James Coates, pastor of GraceLife Church near Spruce Grove, Alta.

Alberta pastor to appeal worship ruling

By 
  • June 17, 2021

Three congregants of GraceLife Church near Spruce Grove Alta., are joining their pastor’s fight for religious freedom after a provincial court ruled Pastor James Coates’ religious and life, liberty and security freedoms were not infringed by pandemic regulations.

Judge Robert Shaigec ruled in Stony Plain Provincial Court June 7 that Coates’ freedoms were not infringed when he was issued a ticket Dec. 20 for disobeying pandemic health regulations

With legal representation from the Justice Centre for Constitutional Freedoms (JCCF), Coates and parishioners Donna Klay, Allan Neil and Achnes Smith filed their originating application June 10 against Alberta Health Services (AHS), Chief Medical Officer of Health Deena Hinshaw and Minister of Health Tyler Shandro in the Court of Queen’s Bench of Alberta in Edmonton. The parties are striving to force Alberta’s government to repeal worship restrictions, which they deem unconstitutional, and remove the barricades and fencing around their church, installed by the RCMP April 7.

This legal effort is shaping up to be the most overt attempt to put a provincial government’s feet to the fire over pandemic state-of-emergency protocols that have been in effect at various levels of stringency since March 2020.

While leaders in the Catholic Church have compilied with governement restrictions during the pandemic, many have also criticized policies that severely restricted attendance at places of worship while some businesses could be open. GraceLife Church continues to host worship services at various secret locations.

JCCF litigation director Jay Cameron condemned Shaigec’s ruling in a phone interview with The Catholic Register.

“The decision that came out is not in accordance with the law. It’s nonsensical, perfunctory and cursory,” said Cameron. “Any time you have somebody arrested, or their building where they meet shut down, their exercise for right to assembly is prevented and right to worship is prevented — those are infringements against the Canadian Charter of Rights and Freedoms on their face.”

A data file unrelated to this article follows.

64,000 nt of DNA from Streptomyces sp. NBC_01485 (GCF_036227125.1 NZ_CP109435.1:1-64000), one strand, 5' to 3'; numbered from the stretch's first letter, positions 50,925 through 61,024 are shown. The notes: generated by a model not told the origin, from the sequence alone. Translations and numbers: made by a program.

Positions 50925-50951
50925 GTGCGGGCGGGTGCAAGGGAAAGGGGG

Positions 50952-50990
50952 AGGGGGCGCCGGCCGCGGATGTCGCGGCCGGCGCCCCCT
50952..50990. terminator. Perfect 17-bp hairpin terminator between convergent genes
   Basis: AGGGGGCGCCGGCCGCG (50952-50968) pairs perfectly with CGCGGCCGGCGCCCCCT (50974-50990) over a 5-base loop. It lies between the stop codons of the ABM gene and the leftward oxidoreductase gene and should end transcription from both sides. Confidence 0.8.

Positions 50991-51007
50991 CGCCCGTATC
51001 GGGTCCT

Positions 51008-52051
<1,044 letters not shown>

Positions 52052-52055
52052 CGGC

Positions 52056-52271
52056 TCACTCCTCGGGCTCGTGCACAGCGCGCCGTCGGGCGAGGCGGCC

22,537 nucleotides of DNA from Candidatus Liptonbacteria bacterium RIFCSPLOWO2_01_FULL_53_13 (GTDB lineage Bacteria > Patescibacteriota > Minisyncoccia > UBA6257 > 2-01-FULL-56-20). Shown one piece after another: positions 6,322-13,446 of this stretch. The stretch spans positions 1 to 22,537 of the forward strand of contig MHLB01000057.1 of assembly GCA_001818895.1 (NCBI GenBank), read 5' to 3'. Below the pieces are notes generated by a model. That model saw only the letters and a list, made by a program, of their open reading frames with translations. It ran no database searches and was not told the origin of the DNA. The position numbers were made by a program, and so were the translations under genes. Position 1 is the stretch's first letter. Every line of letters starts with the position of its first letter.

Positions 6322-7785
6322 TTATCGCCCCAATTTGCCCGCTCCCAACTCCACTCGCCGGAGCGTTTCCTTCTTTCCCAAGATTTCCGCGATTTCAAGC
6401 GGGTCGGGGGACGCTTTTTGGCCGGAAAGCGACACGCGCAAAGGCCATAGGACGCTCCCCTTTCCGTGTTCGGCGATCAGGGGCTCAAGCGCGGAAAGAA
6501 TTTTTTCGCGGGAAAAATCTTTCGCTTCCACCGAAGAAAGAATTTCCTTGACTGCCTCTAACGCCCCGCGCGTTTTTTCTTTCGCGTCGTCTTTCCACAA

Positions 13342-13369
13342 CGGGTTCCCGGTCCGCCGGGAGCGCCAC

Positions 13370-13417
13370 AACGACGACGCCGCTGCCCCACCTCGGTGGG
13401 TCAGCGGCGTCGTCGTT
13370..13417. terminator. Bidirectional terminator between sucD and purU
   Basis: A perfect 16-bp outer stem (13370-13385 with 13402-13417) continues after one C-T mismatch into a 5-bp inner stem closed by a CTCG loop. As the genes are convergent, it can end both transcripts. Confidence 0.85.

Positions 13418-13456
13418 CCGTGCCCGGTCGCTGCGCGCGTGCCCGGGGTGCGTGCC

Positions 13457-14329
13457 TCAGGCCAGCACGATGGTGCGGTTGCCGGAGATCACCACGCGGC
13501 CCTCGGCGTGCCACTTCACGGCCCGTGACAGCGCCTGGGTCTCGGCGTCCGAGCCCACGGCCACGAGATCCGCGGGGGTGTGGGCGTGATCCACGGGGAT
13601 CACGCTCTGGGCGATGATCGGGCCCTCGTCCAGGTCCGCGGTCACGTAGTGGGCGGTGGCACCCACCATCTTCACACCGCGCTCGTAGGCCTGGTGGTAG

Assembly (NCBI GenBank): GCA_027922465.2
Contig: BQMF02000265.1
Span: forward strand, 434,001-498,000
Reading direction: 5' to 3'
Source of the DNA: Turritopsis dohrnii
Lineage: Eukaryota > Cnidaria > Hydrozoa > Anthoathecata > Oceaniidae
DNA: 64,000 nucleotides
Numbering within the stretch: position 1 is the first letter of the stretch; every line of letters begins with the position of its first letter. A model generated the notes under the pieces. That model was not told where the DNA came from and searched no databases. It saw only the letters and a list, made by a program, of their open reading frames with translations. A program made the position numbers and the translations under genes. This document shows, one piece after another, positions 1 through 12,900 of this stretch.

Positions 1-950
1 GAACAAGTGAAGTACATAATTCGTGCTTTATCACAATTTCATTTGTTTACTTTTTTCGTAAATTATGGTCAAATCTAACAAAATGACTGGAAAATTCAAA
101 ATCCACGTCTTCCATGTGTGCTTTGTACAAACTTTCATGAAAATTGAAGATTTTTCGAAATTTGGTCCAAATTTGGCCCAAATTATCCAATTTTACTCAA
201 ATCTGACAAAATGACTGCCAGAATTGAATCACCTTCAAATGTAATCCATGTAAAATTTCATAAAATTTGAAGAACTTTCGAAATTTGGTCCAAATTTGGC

Coates allegedly breached the Public Health Act by not adhering to the 15-per-cent capacity restriction in effect. According to the JCCF’s filing to support the new application, the ticket was issued following a service where Coates “delivered a sermon that discussed and criticized the Alberta government’s reaction to COVID-19 and public health restrictions.”

The legal document also details Coates’ 35-day imprisonment, including refusals to sign bail orders forbidding him from leading church services, GraceLife hosting services in his absence and AHS and RCMP demanding church entry after Coates was released from prison on March 22.

In his ruling, Shaigec said the government was not targeting the church or its pastor, but responding to public complaints and the decision came after attempts to get GraceLife Church to comply with public health orders.

Cameron said JCCF has been preparing the litigation for the application on behalf of Coates and his church attendees for “a little while,” but recent news developments pushed up the timeline.

“It’s been sped up by the fact that you have the (Premier Jason Kenney) and his cabinet at the ‘Sky Palace’ wining and dining out of the public eye, breaking half a dozen health rules that Albertans are cruelly punished for if they breach any of them,” said Cameron.

“And in four weeks, you have a massive rodeo that will take place on the (Calgary Stampede) grounds where you’ll have tens of thousands of people from all walks of life and all locations congregating to socialize and party. And then you have this church that poses no demonstrable risk to the public.”

Meanwhile, another pastor, Tim Stephens of Fairview Baptist Church in Calgary, was arrested June 14 for violating public health restrictions after holding services for several weeks.

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